Speech, itself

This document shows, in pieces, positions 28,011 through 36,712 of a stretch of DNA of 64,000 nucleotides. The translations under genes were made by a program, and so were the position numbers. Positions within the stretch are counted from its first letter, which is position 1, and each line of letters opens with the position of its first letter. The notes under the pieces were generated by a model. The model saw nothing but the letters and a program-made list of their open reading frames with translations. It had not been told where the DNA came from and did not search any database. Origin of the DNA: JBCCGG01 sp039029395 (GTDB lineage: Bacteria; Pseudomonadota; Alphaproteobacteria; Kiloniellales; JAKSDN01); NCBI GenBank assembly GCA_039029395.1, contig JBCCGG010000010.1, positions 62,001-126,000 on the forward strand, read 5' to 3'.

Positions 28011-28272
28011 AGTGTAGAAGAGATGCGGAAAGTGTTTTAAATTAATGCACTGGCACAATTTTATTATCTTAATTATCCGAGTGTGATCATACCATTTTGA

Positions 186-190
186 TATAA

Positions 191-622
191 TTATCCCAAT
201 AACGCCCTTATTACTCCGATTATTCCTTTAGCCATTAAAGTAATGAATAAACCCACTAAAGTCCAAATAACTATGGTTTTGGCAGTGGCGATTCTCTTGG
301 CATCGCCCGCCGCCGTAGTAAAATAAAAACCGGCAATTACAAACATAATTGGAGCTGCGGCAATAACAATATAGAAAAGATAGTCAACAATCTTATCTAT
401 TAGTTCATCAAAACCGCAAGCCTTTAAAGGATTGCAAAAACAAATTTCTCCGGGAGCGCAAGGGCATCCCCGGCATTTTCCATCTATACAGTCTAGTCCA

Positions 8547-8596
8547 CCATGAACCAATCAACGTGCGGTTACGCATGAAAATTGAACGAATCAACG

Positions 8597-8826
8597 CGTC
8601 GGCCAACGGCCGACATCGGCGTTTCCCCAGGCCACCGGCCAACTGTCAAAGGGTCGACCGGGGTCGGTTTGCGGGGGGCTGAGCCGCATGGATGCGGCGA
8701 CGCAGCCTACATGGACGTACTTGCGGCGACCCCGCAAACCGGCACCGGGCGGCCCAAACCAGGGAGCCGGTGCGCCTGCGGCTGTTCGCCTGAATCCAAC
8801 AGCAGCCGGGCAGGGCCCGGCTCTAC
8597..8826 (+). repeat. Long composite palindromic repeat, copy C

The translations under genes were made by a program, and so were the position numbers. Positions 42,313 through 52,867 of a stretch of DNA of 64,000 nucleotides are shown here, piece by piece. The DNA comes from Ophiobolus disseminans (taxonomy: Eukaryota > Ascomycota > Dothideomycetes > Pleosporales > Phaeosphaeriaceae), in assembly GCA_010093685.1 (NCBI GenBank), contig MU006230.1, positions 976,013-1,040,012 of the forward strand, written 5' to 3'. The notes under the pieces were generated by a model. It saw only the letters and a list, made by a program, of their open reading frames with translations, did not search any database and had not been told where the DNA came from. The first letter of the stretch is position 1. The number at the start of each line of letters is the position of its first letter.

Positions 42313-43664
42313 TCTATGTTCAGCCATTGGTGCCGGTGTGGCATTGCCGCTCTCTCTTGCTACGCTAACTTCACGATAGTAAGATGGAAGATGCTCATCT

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We are raised with stories about heroes, and sometimes sheroes, or heroines. Women, especially, are raised with stories about being saved, and men, about being saviors. Evolution calls for saving ourselves–a sort of self-saving, self-caring, that allows room for others to do that for themselves. We all need allies, and help, of course. Yet, what if we let go of these stories that we must save or be saved by another? In the writing of Lucy, Go See, it took a while to see that the real hero of the novel was voice–speech, itself. Though Lucy is the protagonist of the novel, in many ways, the real story is about an unspoken thus unrecognized wound. And when finally, the bearer of the wound speaks its name, and stands up for herself, she frees (saves) herself, and, inadvertently, others.

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